The search for the ever-elusive "bop" is difficult. Playlists and streaming-service recommendations can only do so much. They often leave a lingering question: Are these songs really good, or are they just new?
Enter Bop Shop, a hand-picked selection of songs from the MTV News team. This weekly collection doesn't discriminate by genre and can include anything — it's a snapshot of what's on our minds and what sounds good. We'll keep it fresh with the latest music, but expect a few oldies (but goodies) every once in a while, too. Get ready: The Bop Shop is now open for business.
Once a mainstay within New York's downtown nightclub scene — whether staging harrowing performances with the roving queer Asian dance party Bubble_T, fronting the punk band Sacred Spiral, or transforming MoMA PS1 into an all-out rave for the Lunar New Year — the multidisciplinary artist ZAH has gone all but nomadic for the better half of a year. They traveled to Los Angeles, then Japan, where they gathered field recordings of insects and wildlife from an island off the coast of Kanagawa, which were later used as samples within sweltering electronic compositions. The result is "Lilith," an eerie kaleidoscope of rolling synths and operatic howls, as well as the title track off their debut album, which releases this spring. On it, ZAH compares the experience of being othered to a folkloric demoness: "I'm fully embracing my shadow self and everything that comes with it," they tell MTV News. —Coco Romack
If you've followed Katie Crutchfield's career, you know how much noise she can make. Guitar-driven songs like "Hear You" and "Under a Rock" have always defined her Waxahatchee project, but so have quieter moments of grace. "Fire" is one of the latter. It might be the first Waxahatchee song that grooves, an exciting development that emphasizes the warm crackle of meaning underneath. "If I can love myself unconditionally, then I can move through the world a little easier," Crutchfield said about the song's inspiration. Self-love is a tall ask. Loving this song is simple. (Waxahatchee's new album Saint Cloud is out March 27.) —Patrick Hosken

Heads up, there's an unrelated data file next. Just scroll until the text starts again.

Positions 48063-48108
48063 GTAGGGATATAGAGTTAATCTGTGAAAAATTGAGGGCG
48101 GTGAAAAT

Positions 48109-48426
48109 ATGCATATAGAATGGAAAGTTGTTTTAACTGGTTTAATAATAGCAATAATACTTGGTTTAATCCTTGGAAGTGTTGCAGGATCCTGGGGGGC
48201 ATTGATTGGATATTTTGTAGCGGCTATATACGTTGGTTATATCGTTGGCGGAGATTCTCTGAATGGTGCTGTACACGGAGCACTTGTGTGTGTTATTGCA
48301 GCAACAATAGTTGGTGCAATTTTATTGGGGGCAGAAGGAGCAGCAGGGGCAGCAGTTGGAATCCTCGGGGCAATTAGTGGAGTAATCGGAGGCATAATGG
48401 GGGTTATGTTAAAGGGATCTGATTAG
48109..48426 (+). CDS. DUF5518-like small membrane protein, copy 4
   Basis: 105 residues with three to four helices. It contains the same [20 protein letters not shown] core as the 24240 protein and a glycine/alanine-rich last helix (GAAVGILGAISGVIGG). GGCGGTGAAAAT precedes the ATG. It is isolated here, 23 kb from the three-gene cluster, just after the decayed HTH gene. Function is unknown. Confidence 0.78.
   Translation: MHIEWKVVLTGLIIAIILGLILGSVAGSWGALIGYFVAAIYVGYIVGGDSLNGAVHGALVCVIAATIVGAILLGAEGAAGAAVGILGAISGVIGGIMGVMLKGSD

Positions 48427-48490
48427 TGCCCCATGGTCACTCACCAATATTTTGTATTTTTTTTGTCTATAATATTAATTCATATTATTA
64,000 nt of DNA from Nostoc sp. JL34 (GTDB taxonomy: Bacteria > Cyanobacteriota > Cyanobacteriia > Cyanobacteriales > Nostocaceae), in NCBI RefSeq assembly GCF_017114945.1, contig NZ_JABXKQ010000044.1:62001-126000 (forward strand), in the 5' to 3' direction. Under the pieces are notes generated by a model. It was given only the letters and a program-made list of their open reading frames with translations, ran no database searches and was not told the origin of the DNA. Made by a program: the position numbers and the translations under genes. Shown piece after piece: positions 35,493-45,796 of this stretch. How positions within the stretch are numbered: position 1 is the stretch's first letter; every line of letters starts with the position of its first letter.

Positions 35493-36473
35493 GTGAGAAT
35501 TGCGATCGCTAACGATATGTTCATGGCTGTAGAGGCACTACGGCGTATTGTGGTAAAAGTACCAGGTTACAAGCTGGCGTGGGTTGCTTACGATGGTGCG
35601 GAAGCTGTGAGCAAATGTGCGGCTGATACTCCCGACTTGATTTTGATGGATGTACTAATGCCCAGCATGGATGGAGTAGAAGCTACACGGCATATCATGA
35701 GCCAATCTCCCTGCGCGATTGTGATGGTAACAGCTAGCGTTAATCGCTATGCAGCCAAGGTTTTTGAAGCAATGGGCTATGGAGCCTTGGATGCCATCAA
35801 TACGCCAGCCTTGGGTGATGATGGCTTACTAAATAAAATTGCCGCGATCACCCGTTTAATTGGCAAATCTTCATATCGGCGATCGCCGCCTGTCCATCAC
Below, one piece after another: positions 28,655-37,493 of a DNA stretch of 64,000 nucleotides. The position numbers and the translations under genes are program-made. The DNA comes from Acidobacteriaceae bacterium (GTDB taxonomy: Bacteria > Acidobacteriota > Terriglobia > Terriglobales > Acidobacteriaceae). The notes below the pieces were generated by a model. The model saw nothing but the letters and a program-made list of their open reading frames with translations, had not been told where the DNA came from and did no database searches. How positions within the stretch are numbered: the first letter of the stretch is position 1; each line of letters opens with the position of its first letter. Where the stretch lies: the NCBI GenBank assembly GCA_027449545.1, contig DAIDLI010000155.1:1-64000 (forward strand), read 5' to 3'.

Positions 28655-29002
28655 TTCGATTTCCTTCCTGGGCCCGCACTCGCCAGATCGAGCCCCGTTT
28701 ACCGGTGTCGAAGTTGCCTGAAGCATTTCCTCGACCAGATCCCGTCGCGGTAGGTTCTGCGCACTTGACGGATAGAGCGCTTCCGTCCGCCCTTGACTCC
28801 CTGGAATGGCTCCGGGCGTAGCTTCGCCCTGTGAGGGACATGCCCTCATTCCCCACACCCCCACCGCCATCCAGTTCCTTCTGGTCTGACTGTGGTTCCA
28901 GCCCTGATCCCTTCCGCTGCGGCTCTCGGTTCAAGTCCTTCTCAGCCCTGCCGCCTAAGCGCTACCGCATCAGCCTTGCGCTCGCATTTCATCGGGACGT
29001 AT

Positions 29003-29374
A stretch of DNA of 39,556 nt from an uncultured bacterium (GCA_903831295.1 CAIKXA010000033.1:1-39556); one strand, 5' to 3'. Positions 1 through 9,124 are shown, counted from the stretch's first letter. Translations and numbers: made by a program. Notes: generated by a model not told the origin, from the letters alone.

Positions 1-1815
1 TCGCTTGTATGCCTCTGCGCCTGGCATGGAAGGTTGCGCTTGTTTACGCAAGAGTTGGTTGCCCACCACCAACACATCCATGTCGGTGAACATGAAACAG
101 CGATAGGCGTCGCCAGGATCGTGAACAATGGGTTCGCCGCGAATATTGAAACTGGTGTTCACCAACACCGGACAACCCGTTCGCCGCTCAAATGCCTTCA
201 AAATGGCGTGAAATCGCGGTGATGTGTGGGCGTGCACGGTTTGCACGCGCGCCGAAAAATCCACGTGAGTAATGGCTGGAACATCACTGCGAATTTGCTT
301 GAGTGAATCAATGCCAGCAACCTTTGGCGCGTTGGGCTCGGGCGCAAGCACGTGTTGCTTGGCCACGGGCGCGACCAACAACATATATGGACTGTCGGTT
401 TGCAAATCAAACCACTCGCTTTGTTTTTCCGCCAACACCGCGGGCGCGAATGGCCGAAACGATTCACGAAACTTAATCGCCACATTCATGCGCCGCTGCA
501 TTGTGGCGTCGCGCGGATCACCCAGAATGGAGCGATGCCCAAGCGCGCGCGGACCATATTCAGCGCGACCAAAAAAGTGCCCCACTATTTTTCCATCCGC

TOPS: "I Feel Alive"
As our great nation's vibe checks are revealing that 2020 has done nothing more than repeatedly shove us into an increasingly turbulent maelstrom of anxiety and panic, we need all the positive encouragement we can get. Montreal dream-pop band TOPS's new single "I Feel Alive" has arrived at just the right time, reminding us that love exists and, hey! Even though it can be complicated, that's overall a good thing! The title track of the band's upcoming fourth album, the song remains light on its feet while dealing with the trials of matters of the heart. Better those than impeachment trials, am I right? (Sorry.) I Feel Alive is out April 3. —Bob Marshall
AWOLNATION: "The Best"
Who hasn't yearned to be the best, above all else? AWOLNATION's mantra is an electric ode to aspire to be the best you possibly can, even if you know you're not going to personally be "the" best – which, as Aaron Bruno reminds us, is "impossible." I can't get enough of this gritty electronica that takes us back to the band's Megalithic Symphony era, back where I first fell in love with their music. What does it take to be the best? I can't say, but I know I'll always keep striving for it. —Brittany Vincent
Jhené Aiko: "P*ssy Fairy (OTW)"